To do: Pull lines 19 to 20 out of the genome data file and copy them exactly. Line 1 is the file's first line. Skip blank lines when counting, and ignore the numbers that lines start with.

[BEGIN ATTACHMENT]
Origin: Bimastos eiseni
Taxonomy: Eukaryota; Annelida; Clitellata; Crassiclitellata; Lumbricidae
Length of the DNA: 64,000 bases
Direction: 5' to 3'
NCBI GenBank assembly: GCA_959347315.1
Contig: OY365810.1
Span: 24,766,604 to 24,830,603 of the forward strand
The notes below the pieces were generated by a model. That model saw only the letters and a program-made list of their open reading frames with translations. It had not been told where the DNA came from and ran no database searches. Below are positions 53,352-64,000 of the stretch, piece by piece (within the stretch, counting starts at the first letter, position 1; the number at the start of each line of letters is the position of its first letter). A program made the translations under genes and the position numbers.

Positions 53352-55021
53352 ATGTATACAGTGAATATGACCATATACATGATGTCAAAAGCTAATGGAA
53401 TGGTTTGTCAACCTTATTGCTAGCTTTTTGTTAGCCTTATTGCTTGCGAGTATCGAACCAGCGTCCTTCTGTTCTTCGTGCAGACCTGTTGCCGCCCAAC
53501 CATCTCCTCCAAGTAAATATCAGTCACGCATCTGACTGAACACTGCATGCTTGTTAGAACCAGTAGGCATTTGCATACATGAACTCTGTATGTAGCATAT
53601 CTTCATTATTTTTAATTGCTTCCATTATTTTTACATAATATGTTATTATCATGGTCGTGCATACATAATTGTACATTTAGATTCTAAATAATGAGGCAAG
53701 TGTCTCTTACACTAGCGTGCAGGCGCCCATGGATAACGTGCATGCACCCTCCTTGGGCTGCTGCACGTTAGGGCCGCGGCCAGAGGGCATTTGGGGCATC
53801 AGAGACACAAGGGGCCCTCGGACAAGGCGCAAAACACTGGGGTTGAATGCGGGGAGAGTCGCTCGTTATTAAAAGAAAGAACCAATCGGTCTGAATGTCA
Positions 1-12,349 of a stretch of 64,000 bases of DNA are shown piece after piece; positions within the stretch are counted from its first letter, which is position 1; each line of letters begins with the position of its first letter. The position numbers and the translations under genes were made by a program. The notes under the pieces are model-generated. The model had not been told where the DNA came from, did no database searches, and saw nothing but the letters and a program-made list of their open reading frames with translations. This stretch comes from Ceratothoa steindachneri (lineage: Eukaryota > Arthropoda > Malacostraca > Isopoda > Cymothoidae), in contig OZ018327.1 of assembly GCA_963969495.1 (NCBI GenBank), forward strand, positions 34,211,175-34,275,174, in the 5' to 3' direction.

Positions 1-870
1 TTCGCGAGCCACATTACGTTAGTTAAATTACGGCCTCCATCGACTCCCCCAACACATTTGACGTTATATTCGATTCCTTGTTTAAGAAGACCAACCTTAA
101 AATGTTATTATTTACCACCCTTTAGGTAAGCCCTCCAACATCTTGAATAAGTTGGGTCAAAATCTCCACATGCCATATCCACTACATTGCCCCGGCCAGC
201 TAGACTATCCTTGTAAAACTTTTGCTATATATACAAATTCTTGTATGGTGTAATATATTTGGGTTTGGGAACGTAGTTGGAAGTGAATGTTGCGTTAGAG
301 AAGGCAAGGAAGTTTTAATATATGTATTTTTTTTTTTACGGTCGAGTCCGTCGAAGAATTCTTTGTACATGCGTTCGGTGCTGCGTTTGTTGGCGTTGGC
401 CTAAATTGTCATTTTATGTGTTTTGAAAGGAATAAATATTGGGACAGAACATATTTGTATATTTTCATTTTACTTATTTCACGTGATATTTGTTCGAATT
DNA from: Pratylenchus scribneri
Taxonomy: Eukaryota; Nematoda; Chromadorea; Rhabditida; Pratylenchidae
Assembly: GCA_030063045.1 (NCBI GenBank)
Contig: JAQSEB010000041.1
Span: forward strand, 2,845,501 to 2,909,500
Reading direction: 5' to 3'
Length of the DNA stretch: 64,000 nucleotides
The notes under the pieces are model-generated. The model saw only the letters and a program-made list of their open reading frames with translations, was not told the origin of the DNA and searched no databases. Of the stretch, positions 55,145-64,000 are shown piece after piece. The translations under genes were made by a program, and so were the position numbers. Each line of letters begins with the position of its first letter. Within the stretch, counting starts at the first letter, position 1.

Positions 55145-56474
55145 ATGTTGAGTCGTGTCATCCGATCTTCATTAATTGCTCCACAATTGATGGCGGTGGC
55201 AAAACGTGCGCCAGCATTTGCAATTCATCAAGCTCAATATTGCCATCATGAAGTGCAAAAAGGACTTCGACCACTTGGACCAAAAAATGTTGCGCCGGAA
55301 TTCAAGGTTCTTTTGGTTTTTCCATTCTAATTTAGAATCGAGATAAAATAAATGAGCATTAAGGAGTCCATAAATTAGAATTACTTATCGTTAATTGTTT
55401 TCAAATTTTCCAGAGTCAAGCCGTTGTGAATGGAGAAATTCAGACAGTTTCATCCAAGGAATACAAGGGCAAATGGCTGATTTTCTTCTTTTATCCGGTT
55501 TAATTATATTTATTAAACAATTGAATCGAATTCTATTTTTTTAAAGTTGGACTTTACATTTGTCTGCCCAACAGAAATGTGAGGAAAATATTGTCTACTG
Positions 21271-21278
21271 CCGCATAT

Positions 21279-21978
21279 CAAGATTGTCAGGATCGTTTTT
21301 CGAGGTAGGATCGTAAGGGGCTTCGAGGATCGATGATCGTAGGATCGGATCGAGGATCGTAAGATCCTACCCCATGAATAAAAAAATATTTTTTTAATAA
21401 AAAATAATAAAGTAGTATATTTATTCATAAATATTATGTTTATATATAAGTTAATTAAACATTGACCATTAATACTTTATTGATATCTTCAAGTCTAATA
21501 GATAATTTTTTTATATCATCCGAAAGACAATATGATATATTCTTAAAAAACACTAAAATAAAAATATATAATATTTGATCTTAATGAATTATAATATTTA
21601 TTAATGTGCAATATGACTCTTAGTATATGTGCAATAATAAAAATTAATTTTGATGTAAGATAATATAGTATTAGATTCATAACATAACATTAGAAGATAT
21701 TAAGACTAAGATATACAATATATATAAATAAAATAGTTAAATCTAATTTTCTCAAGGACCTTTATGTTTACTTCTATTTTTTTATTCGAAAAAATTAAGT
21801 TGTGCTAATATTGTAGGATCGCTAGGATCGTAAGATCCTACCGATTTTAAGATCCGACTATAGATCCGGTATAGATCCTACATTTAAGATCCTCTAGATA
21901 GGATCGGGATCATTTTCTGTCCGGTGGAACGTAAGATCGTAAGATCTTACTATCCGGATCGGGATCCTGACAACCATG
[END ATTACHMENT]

101 AATGTTATTATTTACCACCCTTTAGGTAAGCCCTCCAACATCTTGAATAAGTTGGGTCAAAATCTCCACATGCCATATCCACTACATTGCCCCGGCCAGC
201 TAGACTATCCTTGTAAAACTTTTGCTATATATACAAATTCTTGTATGGTGTAATATATTTGGGTTTGGGAACGTAGTTGGAAGTGAATGTTGCGTTAGAG